5. 5. Basics of GSM in depthLocation Update As an owner of a mobile phone, the subscriber does not stay in one place but keeps moving fromone place to another. No matter how often or how quickly he moves, the network must be able tolocate him continuously in case somebody wants to call him. The transaction that enables thenetwork to keep track of the subscriber is called a Location Update.Figure for GSM network elements involved in Location UpdateFigure for Procedure involved in Location Update Page 5
  6. 6. Basics of GSM in depthHandover In a mobile communications network, the subscriber can move around. How can we maintainthe connection in such cases? To understand this, we must study the process of handing over thecalls.Maintaining the traffic connection with a moving subscriber is made possible with the help of thehandover function. The basic concept is simple. When the subscriber moves from the coveragearea of one cell to another, a new connection with the target cell has to be set up and theconnection with the old cell has to be released. There are two reasons for performing a handover:1. Handover due to measurements occurs when the quality or the strength of the radio signal fallsbelow certain parameters specified in the BSC.2. Handover due to traffic reasons occurs when the traffic capacity of a cell has reached itsmaximum or is approaching it. In such case, the mobile stations near the edges of the cell may behanded over to neighbouring cells with less traffic load.The decision to perform a handover is always made by the BSC that is currently serving thesubscriber, except for the handover for traffic reasons.Intra cell - Intra BSC handover The smallest of the handovers is the intra cell handover where the subscriber is handed over toanother traffic channel (generally in another frequency) within the same cell. In this case theBSC controlling the cell makes the decision to perform handover. Page 6
  7. 7. Basics of GSM in depthInter cell - Intra BSC handoverThe subscriber moves from cell 1 to cell 2. In this case the handover process is controlled byBSC. The traffic connection with cell 1 is released when the connection with cell 2 is set upsuccessfully.Inter cell - Inter BSC handover The subscriber moves from cell 2 to cell 3, which is served by another BSC. In this case thehandover process is carried out by the MSC, but, the decision to make the handover is still doneby the first BSC. The connection with the first BSC (and BTS) is released when the connectionwith the new BSC (and BTS) is set up successfully. Page 7
  8. 8. Basics of GSM in depthInter MSC handover The subscriber moves from a cell controlled by one MSC/VLR to a cell in the domain ofanother MSC/VLR. This case is a bit more complicated. Considering that the first MSC/VLR isconnected to the GMSC via a link that passes through PSTN lines, it is evident that the secondMSC/VLR cannot take over the first one just like that.The MSC/VLR currently serving the subscriber (also known as the anchor MSC), contacts thetarget MSC/VLR and the traffic connection is transferred to the target MSC/VLR. As both MSCsare part of the same network, the connection is established smoothly. It is important to notice,however, that the target MSC and the source MSC are two telephone exchanges. The call can betransferred between two exchanges only if there is a telephone number identifying the targetMSC.Paging ProcessPaging is a signal that is transmitted by all the cells in the Location Area (LA). It contains theidentification of the subscriber. All the mobile stations in the LA receive the paging signal, butonly one of them recognises the identification and answers to it. As a consequence of thisanswer, a point to point connection is established. Page 8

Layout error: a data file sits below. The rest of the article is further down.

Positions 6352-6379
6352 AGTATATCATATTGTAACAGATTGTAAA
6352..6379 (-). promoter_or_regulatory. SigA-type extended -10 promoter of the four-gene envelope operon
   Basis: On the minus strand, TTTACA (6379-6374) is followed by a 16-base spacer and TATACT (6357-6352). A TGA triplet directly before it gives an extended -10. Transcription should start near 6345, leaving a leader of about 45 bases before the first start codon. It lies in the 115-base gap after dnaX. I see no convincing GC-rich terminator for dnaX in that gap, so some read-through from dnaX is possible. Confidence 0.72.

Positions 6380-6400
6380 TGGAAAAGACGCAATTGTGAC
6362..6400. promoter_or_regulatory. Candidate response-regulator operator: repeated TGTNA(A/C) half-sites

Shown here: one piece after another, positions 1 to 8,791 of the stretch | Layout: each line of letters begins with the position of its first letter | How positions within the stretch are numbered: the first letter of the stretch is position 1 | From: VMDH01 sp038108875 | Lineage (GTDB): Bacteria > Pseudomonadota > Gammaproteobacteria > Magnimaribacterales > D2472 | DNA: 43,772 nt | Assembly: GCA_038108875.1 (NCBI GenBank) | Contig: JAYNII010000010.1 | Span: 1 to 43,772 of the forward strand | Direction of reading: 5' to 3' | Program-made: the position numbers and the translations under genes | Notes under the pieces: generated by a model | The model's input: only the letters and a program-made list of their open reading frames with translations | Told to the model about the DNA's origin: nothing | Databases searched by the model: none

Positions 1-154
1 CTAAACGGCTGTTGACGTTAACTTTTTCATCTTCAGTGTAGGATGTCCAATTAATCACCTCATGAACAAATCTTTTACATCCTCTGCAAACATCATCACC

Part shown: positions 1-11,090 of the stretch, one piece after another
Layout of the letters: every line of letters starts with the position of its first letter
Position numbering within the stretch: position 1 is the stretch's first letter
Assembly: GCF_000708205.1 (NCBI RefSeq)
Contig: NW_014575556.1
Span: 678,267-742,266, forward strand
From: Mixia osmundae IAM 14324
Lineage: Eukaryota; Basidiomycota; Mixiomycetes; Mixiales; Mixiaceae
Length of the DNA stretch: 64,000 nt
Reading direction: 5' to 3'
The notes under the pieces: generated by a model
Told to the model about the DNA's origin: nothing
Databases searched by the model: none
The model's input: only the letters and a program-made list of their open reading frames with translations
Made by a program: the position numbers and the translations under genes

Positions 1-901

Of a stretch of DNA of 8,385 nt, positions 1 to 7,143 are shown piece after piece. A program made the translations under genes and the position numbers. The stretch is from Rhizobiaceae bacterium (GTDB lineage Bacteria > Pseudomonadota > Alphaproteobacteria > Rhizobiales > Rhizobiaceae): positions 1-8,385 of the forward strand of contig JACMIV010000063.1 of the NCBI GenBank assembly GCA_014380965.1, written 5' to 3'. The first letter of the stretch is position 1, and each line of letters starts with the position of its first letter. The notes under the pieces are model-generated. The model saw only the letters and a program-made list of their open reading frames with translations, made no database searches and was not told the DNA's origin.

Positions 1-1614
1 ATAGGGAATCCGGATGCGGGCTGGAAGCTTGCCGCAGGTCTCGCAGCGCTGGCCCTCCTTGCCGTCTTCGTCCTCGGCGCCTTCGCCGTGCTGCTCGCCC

9. 9. Basics of GSM in depth Figure for The paging processMobile Originated Call The mobile subscriber dials a number. In other words the subscriber issues a service requestto the network in which he is currently registered as a visitor. After receiving the request, thenetwork analyses the data of the calling subscriber in order to do three things:  Authorise or deny the use of the network.  Activate the requested service.  Route the call. The call may have two types of destinations: a mobile station or a telephone in a fixednetwork. If the call is addressed to a telephone in a fixed telephone network, it is routed to thePSTN, which in turn routes it to the destination. If the called number is another mobile station inthe same network, the MSC starts the HLR Enquiry procedure which is processed in the sameway as in the example of a PSTN originated call. Page 9
  10. 10. Basics of GSM in depthFigure for Mobile Originated Call procedure.GSM servicesAny subscriber action that uses the facilities provided and supported by the GSM system can becategorised as a service. Therefore, a person who has access to a GSM mobile phone and wishesto make a call is trying to access the speech service provided by the system. GSM is a multiservice system that allows various types of communication that can bedistinguished by the nature of the transmitted information. Generally, based on the nature of thetransmitted information, services can be grouped as speech services, where the transmitted datais speech and data services which cover the rest of the information types such as text. Page 10
  11. 11. Basics of GSM in depthShort Message Services (SMS)The Short Message Service (SMS) is a service enabling the mobile subscriber to receive and/orsend short (max. 160 characters) messages in text format. These messages can be received at anytime (also during a conversation).This service requires dedicated equipment called Short Message Service Centre (SMSC) whichmay be located in the Network Switching Subsystem or outside the GSM network, but it alwayshas signalling connections to MSC. The SMSC acts as a temporary storing and forwarding centreif the Mobile Station is unreachable.GSM also provides Bearer Services as well as Supplementary Services. I will cover that later. Iwill also explain the concept of signalling in layer 3 of GSM protocol architecture. You will alsoget to know about physical and logical channel along with TDMA and FDMA technique. Page 11
  12. 12. Basics of GSM in depthAuthor: Nitesh KumarEmail: nicsambition@gmail.comUser Profile: Page: profile: Website: http://www.aliencoders.comImage Source: Nokia Siemens, InternetView this article Online: are free to share the pdf, modify/edit/update the contents, provided that author’s approvalis given. Please give credit to the site and author before sharing it anywhere else. Page 12